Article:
China recently announced a new air defense identification zone (ADIZ), an area of airspace which it now declares to be under its exclusive right to regulate and patrol. The new ADIZ, which encompasses the controversial Diaoyu islands that under currently under ownership dispute, is an aerial analog of China’s maritime assertive in the South China Sea and the next step in China’s expansion of what it considers to be its zone of control in East Asia.
The identification of a new zone of strategic control is potentially disruptive of the already fragile balance of power in the East Asian region. China had demanded that all non-commercial flights passing through the zone identify themselves to China air authority. Japan, the other major power in the region, has already instructed its airlines to ignore the new protocol, and South Korea announced the creation of its own air defense zone, which overlaps the one that China now claims.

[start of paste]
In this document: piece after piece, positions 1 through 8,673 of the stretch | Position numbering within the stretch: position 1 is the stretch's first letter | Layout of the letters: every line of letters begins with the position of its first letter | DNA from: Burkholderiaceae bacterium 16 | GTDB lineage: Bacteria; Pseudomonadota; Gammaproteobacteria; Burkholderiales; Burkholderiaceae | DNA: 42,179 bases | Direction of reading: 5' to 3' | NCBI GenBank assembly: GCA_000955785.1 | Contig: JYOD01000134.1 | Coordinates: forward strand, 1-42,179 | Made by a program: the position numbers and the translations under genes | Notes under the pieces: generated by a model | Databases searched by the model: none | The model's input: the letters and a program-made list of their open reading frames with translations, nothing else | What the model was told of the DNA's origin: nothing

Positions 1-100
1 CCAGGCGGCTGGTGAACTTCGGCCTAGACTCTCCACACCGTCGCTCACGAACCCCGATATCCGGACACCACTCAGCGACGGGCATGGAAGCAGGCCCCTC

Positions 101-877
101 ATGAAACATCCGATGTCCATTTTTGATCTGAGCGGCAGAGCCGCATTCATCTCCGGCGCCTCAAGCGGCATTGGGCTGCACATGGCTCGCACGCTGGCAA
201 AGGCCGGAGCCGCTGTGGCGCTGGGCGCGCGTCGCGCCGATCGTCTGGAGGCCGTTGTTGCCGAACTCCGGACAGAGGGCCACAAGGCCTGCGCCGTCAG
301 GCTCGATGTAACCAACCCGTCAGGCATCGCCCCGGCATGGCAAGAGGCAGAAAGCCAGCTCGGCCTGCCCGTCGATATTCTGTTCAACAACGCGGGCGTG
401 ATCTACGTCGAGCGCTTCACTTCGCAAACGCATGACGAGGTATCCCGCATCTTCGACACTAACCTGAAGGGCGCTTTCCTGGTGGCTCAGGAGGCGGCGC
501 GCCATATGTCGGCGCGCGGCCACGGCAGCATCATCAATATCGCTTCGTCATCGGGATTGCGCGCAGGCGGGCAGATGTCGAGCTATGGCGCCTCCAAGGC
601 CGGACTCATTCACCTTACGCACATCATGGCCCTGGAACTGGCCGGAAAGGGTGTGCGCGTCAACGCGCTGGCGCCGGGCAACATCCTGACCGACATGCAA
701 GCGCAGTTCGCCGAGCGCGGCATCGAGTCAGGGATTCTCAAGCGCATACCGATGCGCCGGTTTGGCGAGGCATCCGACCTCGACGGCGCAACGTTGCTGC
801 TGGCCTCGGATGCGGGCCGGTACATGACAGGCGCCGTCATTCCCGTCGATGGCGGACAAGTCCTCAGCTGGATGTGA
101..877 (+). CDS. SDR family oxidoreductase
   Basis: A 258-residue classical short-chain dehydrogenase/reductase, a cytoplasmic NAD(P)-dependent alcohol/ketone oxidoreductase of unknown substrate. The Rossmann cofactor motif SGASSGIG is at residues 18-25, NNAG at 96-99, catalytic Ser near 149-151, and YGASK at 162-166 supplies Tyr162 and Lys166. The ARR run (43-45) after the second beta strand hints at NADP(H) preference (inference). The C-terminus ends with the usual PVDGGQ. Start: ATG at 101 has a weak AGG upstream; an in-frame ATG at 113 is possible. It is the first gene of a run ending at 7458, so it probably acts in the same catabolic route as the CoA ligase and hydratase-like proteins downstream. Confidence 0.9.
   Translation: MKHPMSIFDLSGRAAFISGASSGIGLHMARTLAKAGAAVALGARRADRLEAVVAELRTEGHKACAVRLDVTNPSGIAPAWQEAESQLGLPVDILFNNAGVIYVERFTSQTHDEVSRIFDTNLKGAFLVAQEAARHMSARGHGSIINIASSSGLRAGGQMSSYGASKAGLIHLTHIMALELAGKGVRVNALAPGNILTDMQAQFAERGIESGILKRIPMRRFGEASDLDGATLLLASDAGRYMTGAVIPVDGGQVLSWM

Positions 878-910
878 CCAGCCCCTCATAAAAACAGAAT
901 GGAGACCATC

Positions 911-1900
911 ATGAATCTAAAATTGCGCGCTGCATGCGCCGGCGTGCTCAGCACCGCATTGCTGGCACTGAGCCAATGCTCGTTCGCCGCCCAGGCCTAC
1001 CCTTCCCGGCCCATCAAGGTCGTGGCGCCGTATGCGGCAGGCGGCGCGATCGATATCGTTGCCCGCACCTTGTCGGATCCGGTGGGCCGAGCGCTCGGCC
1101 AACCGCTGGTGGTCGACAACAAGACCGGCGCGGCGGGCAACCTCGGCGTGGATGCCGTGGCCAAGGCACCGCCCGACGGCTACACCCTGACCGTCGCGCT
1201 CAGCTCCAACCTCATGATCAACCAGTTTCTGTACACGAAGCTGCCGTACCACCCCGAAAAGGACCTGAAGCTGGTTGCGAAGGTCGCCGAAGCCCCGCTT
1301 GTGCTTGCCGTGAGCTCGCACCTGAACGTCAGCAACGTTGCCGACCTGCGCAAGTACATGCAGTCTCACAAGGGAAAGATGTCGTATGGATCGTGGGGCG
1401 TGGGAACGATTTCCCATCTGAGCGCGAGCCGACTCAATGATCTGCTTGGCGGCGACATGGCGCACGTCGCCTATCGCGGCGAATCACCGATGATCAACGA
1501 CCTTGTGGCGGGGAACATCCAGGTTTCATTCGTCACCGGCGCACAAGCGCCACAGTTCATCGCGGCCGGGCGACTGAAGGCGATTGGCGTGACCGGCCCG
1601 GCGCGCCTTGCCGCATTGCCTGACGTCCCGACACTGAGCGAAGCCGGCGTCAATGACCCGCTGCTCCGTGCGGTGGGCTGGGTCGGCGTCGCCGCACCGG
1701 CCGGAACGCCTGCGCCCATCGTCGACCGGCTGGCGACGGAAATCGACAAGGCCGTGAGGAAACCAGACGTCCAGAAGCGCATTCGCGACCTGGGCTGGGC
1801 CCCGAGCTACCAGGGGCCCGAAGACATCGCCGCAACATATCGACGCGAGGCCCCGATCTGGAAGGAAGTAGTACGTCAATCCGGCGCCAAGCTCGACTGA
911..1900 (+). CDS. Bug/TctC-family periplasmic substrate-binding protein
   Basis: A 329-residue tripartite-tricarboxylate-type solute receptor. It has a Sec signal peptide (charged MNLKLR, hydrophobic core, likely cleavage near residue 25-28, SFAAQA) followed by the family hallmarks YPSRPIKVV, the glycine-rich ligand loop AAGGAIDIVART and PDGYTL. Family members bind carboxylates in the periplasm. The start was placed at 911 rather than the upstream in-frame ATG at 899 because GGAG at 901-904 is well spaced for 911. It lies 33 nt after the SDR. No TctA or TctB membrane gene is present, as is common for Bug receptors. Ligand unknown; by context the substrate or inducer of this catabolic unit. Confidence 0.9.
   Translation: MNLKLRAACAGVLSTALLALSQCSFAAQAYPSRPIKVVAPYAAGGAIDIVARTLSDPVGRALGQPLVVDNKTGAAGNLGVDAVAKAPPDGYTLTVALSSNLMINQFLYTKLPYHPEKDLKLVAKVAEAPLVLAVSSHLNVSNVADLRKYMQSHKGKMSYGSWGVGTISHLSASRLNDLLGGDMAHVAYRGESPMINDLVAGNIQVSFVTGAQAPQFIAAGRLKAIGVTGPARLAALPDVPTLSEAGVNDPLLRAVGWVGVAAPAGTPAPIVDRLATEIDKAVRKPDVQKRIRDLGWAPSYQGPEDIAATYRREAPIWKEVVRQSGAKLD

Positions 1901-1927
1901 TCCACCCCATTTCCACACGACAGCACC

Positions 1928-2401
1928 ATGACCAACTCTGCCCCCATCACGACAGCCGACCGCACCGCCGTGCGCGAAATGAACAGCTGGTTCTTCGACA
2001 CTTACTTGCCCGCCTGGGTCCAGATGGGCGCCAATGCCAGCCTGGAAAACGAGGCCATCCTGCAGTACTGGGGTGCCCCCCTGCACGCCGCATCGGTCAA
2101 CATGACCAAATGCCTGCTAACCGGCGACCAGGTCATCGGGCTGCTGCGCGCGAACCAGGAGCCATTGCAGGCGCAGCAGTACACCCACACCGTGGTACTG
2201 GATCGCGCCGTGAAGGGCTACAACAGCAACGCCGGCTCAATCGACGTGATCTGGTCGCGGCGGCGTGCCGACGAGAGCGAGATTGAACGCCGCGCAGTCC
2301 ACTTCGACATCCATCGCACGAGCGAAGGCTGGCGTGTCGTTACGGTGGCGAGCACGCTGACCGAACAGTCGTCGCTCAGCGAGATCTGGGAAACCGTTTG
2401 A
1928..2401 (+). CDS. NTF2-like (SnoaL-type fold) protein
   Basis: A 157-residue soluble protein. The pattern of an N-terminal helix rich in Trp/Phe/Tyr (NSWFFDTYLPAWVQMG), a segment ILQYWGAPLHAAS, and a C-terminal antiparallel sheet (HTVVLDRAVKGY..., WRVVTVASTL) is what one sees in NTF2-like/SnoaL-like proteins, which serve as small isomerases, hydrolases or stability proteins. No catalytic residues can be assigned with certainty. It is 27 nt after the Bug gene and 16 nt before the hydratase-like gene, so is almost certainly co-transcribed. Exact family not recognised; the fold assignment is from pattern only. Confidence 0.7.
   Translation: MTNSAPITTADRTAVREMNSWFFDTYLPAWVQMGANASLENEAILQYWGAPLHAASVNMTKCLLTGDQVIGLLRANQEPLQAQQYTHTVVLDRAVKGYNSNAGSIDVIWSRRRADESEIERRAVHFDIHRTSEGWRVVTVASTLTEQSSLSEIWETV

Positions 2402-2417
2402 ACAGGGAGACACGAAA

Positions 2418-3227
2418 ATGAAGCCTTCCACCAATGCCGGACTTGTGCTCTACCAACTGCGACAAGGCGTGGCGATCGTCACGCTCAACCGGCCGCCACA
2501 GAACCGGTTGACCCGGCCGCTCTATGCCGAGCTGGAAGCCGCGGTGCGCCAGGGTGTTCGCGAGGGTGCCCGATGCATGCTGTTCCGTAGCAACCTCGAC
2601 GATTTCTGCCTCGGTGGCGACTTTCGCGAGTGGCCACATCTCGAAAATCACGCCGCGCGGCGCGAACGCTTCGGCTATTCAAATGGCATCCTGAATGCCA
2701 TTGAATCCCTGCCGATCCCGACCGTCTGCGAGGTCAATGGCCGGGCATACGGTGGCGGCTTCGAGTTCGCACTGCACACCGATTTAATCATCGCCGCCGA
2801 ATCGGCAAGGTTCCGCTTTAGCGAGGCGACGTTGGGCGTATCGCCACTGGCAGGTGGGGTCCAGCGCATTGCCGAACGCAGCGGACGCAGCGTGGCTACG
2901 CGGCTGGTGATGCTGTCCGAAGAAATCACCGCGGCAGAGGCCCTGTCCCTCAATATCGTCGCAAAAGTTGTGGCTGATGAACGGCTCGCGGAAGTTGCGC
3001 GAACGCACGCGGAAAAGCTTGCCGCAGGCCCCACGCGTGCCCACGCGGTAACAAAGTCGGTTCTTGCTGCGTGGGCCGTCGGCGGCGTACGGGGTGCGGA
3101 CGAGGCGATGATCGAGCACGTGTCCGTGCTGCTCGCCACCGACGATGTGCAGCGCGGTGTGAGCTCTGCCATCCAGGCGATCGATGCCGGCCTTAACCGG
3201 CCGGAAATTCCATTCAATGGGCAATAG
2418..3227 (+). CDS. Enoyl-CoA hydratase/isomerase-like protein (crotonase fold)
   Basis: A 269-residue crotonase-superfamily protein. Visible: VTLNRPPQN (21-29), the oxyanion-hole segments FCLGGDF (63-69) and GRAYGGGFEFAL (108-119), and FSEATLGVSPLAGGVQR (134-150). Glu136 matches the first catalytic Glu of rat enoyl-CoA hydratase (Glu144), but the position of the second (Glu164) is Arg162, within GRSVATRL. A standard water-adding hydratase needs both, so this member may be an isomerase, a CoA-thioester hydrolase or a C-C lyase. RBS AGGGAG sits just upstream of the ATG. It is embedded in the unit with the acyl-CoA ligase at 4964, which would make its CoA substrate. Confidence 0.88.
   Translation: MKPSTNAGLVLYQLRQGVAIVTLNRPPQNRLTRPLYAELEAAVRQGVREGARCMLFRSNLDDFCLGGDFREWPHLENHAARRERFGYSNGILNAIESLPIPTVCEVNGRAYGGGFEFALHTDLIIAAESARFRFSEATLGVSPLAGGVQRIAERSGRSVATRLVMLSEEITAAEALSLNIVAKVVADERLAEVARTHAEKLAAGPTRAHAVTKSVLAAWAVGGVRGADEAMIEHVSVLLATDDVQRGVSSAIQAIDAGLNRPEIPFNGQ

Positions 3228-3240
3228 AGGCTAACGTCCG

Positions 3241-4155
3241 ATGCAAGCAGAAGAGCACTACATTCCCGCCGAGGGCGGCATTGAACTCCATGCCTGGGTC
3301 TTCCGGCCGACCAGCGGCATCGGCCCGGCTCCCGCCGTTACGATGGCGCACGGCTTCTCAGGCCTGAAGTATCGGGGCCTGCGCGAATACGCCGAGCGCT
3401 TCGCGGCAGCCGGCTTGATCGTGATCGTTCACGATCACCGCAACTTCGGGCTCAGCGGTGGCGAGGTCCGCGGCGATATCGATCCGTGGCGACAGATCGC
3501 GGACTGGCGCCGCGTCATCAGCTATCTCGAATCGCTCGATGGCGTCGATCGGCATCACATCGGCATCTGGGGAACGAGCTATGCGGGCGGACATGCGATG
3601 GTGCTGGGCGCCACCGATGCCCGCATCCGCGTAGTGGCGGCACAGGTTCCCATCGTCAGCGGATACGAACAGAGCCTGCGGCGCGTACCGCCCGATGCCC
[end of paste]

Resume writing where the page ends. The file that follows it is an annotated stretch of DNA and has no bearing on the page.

All of this seems to be indicative of a wider foreign policy objective that the Chinese government has been describing as a process of territorial reacquisition. From the Xinjiang and Tibet areas of western China to the Diaoyu islands and South China Sea (and even to Taiwan), Beijing claims that these sort of territorial expansion does not constitute a new Chinese manifest destiny, but is rather a reclamation of the territories stolen from it during its “Century of Humiliation”.